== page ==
Occasionally issues may arise that would benefit from a brief discussion and clarification. Often, team members save their more complex or confusing tasks to perform during a coworking session for just such help.

Sometimes team members talk about themselves and how things are going in work and life. That’s the advantage of a shared workspace, and virtual coworking mimics that experience.

Related: Telework Burnout and Zoom Fatigue: Way More Complicated Than They Look

The virtual water cooler for hybrid work social cohesion

Another excellent technique for a hybrid or full external format is the virtual water cooler† It aims to replace the social capital built up by team members chatting in the break room or around the water cooler.

Each team has set up a channel in their collaboration software, such as Slack or Microsoft Teams, for personal, non-work discussions by team members. Every morning, whether they come to the office or work from home, all team members send a message answering the following questions:

  1. How are things in general?
  2. What has been interesting in your life lately outside of work?
  3. What is happening in your work: what is going well and what are some challenges?
  4. What is one thing about you or the world that most other team members don’t know?

Employees are encouraged to post photos or videos as part of their responses. They are also asked to respond to at least three other employees who have made an update that day.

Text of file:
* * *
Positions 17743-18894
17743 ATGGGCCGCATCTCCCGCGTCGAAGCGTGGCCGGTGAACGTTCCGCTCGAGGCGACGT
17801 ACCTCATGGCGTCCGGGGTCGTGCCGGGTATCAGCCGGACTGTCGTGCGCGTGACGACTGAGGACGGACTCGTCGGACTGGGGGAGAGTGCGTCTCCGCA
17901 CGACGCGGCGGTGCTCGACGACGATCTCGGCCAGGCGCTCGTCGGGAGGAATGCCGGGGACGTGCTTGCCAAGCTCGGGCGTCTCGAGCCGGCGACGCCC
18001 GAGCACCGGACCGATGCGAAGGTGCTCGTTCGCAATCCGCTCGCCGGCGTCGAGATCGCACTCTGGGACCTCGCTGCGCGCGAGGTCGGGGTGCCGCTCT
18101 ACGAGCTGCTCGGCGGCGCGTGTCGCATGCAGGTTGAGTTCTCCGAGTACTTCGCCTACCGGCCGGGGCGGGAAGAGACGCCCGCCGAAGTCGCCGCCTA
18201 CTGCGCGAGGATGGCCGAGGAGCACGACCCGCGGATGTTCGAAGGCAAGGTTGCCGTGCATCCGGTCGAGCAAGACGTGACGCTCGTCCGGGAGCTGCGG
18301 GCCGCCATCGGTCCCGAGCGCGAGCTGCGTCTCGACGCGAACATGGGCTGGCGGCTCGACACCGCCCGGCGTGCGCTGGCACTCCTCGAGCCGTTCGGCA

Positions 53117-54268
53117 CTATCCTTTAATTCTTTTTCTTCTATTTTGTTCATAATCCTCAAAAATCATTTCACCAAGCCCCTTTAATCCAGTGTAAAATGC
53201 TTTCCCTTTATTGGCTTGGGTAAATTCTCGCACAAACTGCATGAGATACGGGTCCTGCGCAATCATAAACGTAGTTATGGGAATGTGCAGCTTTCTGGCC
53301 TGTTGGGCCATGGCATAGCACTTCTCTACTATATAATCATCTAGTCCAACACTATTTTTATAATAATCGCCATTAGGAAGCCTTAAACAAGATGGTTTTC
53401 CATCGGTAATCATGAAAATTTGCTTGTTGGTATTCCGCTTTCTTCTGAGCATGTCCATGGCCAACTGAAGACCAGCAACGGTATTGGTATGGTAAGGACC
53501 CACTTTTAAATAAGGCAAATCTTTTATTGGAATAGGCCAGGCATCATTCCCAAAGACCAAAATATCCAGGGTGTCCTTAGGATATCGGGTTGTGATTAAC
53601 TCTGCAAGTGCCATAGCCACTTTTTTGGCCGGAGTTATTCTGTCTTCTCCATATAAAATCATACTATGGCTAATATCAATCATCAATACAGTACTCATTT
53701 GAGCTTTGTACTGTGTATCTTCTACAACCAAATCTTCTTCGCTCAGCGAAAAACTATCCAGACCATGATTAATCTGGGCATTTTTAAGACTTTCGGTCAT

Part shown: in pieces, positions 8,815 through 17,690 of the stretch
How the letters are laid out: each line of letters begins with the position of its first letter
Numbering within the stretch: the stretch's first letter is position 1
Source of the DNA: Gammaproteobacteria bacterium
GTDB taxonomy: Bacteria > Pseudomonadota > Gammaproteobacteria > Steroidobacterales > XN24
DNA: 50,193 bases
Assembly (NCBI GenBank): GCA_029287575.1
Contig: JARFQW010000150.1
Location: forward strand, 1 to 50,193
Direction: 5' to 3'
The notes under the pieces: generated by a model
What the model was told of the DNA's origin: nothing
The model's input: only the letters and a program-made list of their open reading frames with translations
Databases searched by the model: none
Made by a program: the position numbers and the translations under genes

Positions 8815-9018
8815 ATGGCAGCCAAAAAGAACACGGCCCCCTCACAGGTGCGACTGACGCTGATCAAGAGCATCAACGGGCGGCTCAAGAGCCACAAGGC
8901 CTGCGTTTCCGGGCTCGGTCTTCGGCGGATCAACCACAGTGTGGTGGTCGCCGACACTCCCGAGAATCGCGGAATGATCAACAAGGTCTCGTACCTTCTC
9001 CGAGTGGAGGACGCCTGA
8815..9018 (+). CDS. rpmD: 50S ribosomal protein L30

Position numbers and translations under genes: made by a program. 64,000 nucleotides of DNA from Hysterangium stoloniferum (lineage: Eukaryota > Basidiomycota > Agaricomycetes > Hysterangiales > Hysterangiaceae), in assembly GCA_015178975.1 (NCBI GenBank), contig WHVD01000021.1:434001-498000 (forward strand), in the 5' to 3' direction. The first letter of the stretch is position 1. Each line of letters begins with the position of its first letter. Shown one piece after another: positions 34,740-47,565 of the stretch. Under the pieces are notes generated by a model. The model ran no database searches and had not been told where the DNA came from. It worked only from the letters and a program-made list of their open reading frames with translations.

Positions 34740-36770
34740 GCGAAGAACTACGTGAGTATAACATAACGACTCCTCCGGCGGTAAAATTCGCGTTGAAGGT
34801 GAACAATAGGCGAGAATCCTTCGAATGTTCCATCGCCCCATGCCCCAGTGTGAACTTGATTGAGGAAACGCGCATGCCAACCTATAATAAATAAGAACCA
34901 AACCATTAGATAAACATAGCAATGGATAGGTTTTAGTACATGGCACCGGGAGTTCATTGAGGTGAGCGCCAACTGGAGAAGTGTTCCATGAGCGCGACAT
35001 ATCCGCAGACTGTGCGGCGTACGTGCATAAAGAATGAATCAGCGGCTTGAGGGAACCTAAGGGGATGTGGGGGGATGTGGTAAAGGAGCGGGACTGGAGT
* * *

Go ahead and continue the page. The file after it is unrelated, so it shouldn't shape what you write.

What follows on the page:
Related: Hybrid Work Will Last Indefinitely

Most of these questions are about life outside of work and are intended to help people get to know each other better. They humanize team members for each other, help them get to know each other as people and build social capital.

There is also one work question, which aims to help team members learn what others are currently working on. That question helps them to work together more effectively.

During the day, team members use that same channel for personal sharing. Anyone who feels inspired can share what is happening in their life and respond to others who do.

The combination of mandatory morning updates coupled with the autonomy of personal sharing strikes a good balance for building relationships and cultivating trust. It suits the different preferences and personalities of the company’s employees.